This paper reports the effects of environmental conditions during the period of sex differentiation on the sex ratio of the Nile tilapia (Oreochromis niloticus). Different sex genotypes were exposed to varying temperatures (putative all-female, all-male and all-YY males) and salinities (putative all-female progeny only) for a minimum period of 21 days after first feeding and were on grown prior to sexing by gonad squash. The majority of the putative all-female progeny exposed to high temperature (36.54±0.39°C) produced significantly higher percentages of males compared to controls reared at ambient temperature (27.87±1.40°C). Similarly, at high temperature, some of the all-male and YY male progenies had significantly lower percentage of males compared to controls. Sex differentiation in YY males appears to be more labile than in normal XY males although this could possibly be attributable to different levels of inbreeding. Low temperature (25.78±0.24°C) and varying levels of salinity (11.30 to 26.65 ppt) did not significantly affect sex ratios. The apparent sensitivity of sex differentiation to some environmental factors is considered in the context of a predominantly monofactorial genetic sex determining mechanism. Implications for sex control technologies are discussed.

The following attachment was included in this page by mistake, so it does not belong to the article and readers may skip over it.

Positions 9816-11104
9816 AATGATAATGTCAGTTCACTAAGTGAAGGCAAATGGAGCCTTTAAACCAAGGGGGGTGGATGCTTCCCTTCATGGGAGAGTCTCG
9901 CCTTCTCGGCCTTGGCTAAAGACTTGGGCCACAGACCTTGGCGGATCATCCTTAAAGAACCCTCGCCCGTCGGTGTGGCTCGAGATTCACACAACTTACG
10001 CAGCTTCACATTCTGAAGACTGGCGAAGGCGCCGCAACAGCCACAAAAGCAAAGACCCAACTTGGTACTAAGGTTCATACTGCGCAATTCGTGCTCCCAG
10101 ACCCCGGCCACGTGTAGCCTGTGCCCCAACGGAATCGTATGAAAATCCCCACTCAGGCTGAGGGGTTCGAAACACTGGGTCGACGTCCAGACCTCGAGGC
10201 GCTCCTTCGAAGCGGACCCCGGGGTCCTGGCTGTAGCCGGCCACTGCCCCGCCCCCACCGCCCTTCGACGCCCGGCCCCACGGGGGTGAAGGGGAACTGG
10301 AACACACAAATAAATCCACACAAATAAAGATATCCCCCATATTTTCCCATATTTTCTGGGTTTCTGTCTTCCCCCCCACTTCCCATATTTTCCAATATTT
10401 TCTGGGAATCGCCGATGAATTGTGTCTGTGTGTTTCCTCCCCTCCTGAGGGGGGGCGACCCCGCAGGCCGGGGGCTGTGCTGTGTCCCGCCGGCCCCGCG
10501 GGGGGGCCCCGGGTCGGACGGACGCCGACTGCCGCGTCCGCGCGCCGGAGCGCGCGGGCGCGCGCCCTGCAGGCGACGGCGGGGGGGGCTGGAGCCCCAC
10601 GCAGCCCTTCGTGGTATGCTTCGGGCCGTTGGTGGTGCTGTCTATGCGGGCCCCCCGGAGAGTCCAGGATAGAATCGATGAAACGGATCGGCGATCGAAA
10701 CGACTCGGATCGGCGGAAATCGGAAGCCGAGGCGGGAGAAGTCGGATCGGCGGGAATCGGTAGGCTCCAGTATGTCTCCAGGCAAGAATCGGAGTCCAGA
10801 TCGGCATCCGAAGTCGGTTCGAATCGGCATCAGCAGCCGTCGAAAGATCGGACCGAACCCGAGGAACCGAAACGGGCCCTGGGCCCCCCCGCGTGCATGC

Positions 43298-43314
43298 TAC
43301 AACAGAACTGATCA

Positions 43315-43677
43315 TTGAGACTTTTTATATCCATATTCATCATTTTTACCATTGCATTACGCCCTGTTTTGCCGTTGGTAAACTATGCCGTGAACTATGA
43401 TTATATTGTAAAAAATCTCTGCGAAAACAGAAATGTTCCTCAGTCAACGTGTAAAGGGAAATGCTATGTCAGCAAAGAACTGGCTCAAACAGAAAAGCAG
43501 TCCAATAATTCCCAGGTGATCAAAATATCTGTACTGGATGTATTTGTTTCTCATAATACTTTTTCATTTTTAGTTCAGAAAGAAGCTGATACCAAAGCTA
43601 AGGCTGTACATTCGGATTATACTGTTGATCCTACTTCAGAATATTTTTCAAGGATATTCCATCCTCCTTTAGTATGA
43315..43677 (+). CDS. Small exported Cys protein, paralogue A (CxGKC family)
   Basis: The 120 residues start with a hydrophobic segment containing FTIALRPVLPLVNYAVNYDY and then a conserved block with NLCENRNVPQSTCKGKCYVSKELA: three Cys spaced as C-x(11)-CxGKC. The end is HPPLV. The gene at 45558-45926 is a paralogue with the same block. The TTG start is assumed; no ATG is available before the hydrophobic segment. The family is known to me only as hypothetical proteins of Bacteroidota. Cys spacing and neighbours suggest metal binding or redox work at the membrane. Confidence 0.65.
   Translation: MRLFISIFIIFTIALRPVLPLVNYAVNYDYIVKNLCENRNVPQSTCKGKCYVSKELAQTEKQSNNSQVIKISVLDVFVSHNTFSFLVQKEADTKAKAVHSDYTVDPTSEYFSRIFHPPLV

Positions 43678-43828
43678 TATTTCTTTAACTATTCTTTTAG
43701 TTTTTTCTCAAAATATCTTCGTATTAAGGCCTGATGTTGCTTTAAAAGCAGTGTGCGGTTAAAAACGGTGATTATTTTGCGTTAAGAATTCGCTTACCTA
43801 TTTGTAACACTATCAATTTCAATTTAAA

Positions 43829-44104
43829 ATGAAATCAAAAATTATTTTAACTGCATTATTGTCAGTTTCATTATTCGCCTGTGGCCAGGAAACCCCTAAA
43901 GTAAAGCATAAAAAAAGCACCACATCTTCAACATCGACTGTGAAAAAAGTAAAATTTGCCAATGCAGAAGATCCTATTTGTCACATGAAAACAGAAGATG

Aquaculture (1999) 173 (1-4) 219-234 [doi:10.1016/S0044-8486(98)00489-X]